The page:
NABOKV-L post 0019462, Sat, 20 Feb 2010 11:37:08 -0200

Fw: [NABOKV-L] QUERY: Red Wop Explained
corrected new posting...

----- Original Message -----
From: jansymello
To: Vladimir Nabokov Forum
Sent: Saturday, February 20, 2010 5:34 AM
Subject: Fw: [NABOKV-L] QUERY: Red Wop Explained

Carolyn Kunin [to Jansy: part of Bunny-Volodya exchanges, long before Hazel was born...a jest with E.Wilson and their supreptitious envious "ban"s?] : "Give me a break! The correspondence between Wilson and VN was only published in 1979... What would VN's motive be... does it simply mean that powder/red wop is without any hidden intention, which I guess is what we all assumed before Matt Roth asked the question? But the problem remains - - what's so "wonderful" about that? Or does VN simply give Hazel a joke that had meaning only for himself and possibly Wilson? It just doesn't add up. p.s. "supreptitious"?

JM: The adjective C.K followed by a question mark surreptitiously popped into my posting. Since I often use it in Portuguese, Carolyn's doubt made me fear I'd practiced a solitary "Portuguecism" (the kind I'd always been taught to avoid in HS...) So I checked it again to realize that it was incorrectly spelled: a typo (instead of the "p", the "r").
Carolyn's persistent questioning always stimulates me into probing into formerly "assumed" routines, typos and words, and I can only thank her for that.

However, and here I enrol the aid of Poincaré: "If you are present at a game of chess, it will not suffice, for the understanding of the game, to know the rules for moving the pieces. That will only enable you to recognize that each move has been made conformably to these rules, and this knowledge will truly have very little value. Yet this is what the reader of a book on mathematics would do if he were a logician only. To understand the game is wholly another matter; it is to know why the player moves this piece rather than that other which he could have moved without breaking the rules of the game. It is to perceive the inward reason which makes of this series of successive moves a sort of organized whole. This faculty is still more necessary for the player himself, that is, for the inventor."*

Carolyn, I'm sure this quote and answer won't "add up" to you since you consistently depart from a logician's vertex, whereas I often abuse intuition. Both practices should balance each other and this is why I cannot but feel rewarded by your insistence***.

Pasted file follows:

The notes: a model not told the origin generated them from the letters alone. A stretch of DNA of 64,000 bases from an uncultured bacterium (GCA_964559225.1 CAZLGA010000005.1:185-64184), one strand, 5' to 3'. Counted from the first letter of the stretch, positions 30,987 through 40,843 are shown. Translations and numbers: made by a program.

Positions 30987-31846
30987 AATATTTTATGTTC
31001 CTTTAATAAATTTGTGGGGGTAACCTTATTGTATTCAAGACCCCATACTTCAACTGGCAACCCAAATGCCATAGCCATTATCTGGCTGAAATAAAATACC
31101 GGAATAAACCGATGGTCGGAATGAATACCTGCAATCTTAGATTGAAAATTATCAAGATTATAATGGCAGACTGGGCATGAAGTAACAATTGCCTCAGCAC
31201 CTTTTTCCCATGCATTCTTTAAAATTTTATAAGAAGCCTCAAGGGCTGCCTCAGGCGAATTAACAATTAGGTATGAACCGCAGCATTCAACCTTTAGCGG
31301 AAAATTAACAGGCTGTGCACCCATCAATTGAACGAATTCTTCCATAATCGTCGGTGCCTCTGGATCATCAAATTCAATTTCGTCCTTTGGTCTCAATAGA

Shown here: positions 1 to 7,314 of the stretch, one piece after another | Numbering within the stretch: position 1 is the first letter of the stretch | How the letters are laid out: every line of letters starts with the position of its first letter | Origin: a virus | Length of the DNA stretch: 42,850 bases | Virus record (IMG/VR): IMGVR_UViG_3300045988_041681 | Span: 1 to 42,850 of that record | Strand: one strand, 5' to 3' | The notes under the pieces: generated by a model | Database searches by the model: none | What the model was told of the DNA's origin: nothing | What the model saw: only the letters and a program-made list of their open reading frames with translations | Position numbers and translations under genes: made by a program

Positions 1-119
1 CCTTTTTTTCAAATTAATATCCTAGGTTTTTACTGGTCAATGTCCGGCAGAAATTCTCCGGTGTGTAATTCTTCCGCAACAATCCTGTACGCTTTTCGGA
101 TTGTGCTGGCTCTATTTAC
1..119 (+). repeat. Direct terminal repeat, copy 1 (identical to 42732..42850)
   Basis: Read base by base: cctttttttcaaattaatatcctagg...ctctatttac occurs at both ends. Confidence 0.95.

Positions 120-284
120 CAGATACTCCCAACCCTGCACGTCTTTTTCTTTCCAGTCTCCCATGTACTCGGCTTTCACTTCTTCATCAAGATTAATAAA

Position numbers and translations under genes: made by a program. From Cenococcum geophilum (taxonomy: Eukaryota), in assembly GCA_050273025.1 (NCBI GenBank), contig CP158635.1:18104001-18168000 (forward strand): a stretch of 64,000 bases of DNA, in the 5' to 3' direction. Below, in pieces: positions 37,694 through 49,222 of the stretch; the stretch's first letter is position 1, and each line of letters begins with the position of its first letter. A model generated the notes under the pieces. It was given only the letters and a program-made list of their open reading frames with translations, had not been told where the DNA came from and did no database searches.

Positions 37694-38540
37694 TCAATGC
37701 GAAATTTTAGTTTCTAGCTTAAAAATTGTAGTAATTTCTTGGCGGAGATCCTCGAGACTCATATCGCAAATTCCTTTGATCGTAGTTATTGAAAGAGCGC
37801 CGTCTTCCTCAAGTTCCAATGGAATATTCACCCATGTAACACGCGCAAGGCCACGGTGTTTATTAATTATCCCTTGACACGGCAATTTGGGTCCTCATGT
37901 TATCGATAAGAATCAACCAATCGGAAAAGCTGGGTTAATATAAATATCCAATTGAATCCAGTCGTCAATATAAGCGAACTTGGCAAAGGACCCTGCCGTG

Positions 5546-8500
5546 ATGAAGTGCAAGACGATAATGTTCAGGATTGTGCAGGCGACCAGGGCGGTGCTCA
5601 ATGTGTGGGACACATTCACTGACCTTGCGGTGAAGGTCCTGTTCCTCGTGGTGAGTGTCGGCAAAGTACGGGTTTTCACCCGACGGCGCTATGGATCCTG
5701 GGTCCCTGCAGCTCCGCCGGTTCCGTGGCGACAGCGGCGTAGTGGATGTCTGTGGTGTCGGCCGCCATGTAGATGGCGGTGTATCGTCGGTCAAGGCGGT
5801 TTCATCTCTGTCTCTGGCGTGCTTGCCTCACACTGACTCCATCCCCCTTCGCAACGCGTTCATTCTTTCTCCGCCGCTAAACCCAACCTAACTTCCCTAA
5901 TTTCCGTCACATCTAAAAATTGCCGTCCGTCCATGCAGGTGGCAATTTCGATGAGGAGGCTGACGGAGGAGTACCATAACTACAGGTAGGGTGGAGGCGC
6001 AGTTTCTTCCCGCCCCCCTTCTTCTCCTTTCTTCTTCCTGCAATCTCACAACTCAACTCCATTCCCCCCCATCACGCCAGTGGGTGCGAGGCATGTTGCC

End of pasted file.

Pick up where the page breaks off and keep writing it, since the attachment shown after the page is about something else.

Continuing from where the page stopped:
I still hold to the hunch that Nabokov intended to present a "private dig" at Edmund Wilson and that many of Nabokov's similar satires (if one may call them satires, not parodies) remain to be discovered by other dedicated scholars.

Matt Roth: [to Jansy] I'm not sure those quote marks absolutely means that VN was quoting Wilson, but it's worth checking...Also, I found another source that says red wop refers to alchol.

JM: Even if "red wop" refers to alcohol, it also applies to "anarchists" and to "w.o.p" as well. Given the context, I only chose treferences which were unrelated to your find about wines and alcohol, but this is merely a matter of interpretation, since I saw myself confronted by a choice between two different readings.

You are correct, Matt. The "quote marks" do not "absolutely mean that VN was quoting Wilson." The fact that VN writes an ingenious verselet where he attributes the words to Wilson and, when using them ten years later in another poem, uses quotation marks only for these specific twisted words is not an "absolute" proof. For me, though, it is provisionally satisfactory until I'm able to check into it further, or someone else brings new elements that demand a revision.

Ludger Tolksdorf: In an interview conducted (in English) for a German radio station in 2009, Adair himself called /And Then There Was No One /"a kind of twisted homage to Nabokov" ( In addition to the allusions mentioned in the review cited by Jansy, the novel contains several other references to Nabokov...

JM: Ludger Tolksdorf quoted Adair's novel and data about an interview, bringing up once more the subject related to this writer's "disavowal" (verwerfung), concerning the extent of Nabokov's "influence" over (or "unwanted presence in") Adair's thoughts.
Adair could be the ghost of Sebastian Knight (as he is seen by his half-brother V.) and I'm very curious to read one or two of his novels to confirm this hunch which I, here, prematurely divulge.

Poincaré on intuition in mathematics In this vast construction, of which each piece however is due to intuition, we may still to-day, without much effort, recognize the work of a logician. -

** Excerpts from former postings:

C. Kunin:I fail to see what is the link between the apparently explosive powder/red wop and Hazel?
JM: Once in a while I've the feeling that Kinbote bears traits inspired in how Nabokov sees critic E.Wilson.
By his own admission, Kinbote notices that he has something in common with Hazel (twisting of words).
Hazel twists T.S. Eliot into "Toilest" and "Powder" into "Red Wop."
I'll quote only from page 249 (letter 192, Feb.1949) VN addressed to Bunny:
Do you still work upon such sets
as for example "step" and "pets,"
as "Nazitrap" and "partizan,"
"Red Wop" and "powder," "nab" and "ban"?

PS: Thanks to Gary's quotes: She twisted words: pot, top,/ Spider, redips. And "powder" was "red wop." I realized that, indeed, "powder/red wop" stems from Edmund Wilson. Shade gives three examples and only the wop-play is crowned by quotation marks.
Nabokov and Wilson had famous opposing views on Lenin. I haven't yet had time to check when Wilson applied the redwop for the first time, I only found VN's private dig at him in his 1949 letter.

Search archive with Google:

Contact the Editors:,
Visit Zembla:
View Nabokv-L policies:
Visit "Nabokov Online Journal:"

Manage subscription options: